Let's be clear: vodka of any kind is far from a pleasant drink - it's not something you drink for the flavour, and even when mixed, it's not hugely better. But, at a social occasion, it's a cheap way of drinking a little bit. Frankly, that's the greatest advantage of this particular vodka; it's dirt cheap, and it's not hard to see why.
Drinking it neat firstly is pretty unpleasant. At least vodkas like Smirnoff are relatively smooth, and, taste aside, manageable. This, however should not be drunk neat; I'd actively discourage it. That is because it gives a nasty sensation in your throat, far more than you'd expect from drinking shots.
As for as a mixer, well, it's not dreadful. If you mix it with enough coke, it can make a relatively pleasant drink, and with lemonade it's not bad either. I suppose that's a paradigm for any vodka, but honestly, it's poor. If you can afford to buy something more expensive like Smirnoff, it's worth those few pounds extra so that you don't feel as if you've been drinking something you'd clean the loo with.
Finally, the packaging and bottle are unattractive; it's hardly an incentive, but the only reason anyone in their right mind would buy and drink this, was because it's cheap.
The iPod Touch, along with the iPhone revolutionised the way we access content online, because of the "App Store". I've had this version of the iPod for a few years now, and I can have few faults with the product itself; however there is an issue I have with the way that Apple bring out new products to supersede the old. So first I'll run through the benefits of this product, before settling on the issues I have.
==All round media player==
I like to use a fair variety of content - games, music, films, tv series, ebooks and apps are all on my iPod, and it handles them very well. The screen is vibrant and clear, and there is often very little delay or lag when playing games and listening to music. Undoubtedly, the design is superb, something one would expect from Apple, with audacious 4 buttons (the addition of the two volume buttons on the side is a nice addition from the 1G version, because you can increase the volume without having to unlock the device, which was a bit of a hassle.) The device is slimmer than an iPhone, which I prefer, good for keeping tucked into a small pocket in a bag. Frankly, I can have no faults with its performance here - not only does it fulfil all the demands I have of it, it has revolutionised the way we approach them.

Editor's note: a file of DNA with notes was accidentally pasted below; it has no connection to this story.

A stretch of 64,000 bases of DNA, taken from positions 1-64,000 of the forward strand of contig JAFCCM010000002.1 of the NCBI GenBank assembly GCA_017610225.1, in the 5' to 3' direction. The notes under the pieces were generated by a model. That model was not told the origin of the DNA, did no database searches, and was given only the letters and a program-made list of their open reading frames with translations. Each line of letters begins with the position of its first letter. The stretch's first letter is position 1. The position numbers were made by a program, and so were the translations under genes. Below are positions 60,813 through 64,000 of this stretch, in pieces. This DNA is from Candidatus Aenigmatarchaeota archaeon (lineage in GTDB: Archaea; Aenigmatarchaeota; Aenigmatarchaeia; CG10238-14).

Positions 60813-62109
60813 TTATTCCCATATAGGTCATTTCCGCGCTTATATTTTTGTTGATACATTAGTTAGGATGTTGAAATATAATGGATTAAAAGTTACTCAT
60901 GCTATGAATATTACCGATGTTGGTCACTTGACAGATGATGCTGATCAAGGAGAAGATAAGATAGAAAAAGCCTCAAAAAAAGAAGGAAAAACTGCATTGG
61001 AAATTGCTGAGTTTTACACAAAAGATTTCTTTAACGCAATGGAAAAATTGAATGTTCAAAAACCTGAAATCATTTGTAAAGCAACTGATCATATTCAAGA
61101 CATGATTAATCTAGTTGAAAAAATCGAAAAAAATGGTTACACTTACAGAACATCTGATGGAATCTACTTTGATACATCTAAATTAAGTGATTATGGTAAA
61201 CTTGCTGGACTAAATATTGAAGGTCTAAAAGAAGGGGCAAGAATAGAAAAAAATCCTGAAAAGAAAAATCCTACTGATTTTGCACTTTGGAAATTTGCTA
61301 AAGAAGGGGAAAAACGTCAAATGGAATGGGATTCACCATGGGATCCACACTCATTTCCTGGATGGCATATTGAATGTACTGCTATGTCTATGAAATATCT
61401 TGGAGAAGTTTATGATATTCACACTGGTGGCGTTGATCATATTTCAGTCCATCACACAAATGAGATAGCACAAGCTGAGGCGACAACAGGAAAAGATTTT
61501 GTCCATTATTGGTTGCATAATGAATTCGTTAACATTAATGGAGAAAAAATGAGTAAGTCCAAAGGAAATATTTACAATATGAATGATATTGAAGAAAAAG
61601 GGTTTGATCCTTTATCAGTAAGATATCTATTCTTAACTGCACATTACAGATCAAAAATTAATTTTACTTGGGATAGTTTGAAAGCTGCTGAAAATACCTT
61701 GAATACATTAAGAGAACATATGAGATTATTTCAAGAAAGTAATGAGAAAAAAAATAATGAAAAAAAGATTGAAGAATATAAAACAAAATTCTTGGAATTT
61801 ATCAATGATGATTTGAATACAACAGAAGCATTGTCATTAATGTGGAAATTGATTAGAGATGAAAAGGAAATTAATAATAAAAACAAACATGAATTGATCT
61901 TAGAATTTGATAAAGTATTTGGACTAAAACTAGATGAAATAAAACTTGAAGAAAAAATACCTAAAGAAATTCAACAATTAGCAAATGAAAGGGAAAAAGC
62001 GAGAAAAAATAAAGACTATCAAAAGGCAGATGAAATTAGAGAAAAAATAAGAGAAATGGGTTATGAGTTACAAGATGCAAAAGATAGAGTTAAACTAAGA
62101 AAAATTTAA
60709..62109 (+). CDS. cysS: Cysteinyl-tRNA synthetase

If you're someone like me who is forgetful and never charges things, then you won't suffer to much with this. The battery life is good, I've managed to get a good few days out of it if using less draining content, like ebooks and music. If you're planning on watching films, then this does drain the battery life, and games do so even more, but if you're in a car, you can get good car chargers relatively cheaply, and the prevalence of iPods means that you can normally find a lead somewhere if you need one. The one thing that annoys me about the battery life is Push Updates. This is an 'app' which checks sites like Facebook, News Apps and Mail to see if anything has happened, and if it has, 'pushes' it to your iPod. This is great, because you know when stuff comes up, BUT it is a massive drain on your battery life, because it is almost constantly running. So much so, that unless you've got it docked or on charge, it, to me, is a little pointless and frustrating because you're always low on juice. In the end, I turned it off; if I want to know something, I just check the app rather than having the app come to me.
Apple recently released their new software for iPods, iPhones and iPads; IOS 5, which looks wonderful. Embedded in that is iCloud; new cloud computing which lets you store things in the ether to access later or remotely. This is brilliant. It would be even more brilliant if you were able to get it on the 2G version! I only bought this product a few years ago, at significant cost, and already it is out of date because I cannot use cloud computing, I cannot enjoy all the new software that Apple have rolled out. I see this as a ploy to get you to have to go out and buy ANOTHER iPod to replace this one which is now out of date. They've done this before; wheeled out new software to engulf the oldest model, condemning it to an early death, or a cheap eBay sale.
If you only want to use the iPod for music, movies etc; content which doesn't require new apps, then this iPod is for you, but if you want to take advantage of the newest software, which IS excellent, don't think you'll be able to do so on this. It's a shame, because up until a few months ago, I couldn't fault this at all: it's only now that it's outdated before it's time, that I have grievances.
This was the first laptop I ever owned, so to some extent, I have a sentimental attachment to it. Nonetheless, from what I've experienced from it, it's a fairly good laptop for people to start off with, and I'd like to outline a few of the reasons why, and perhaps why it's less good.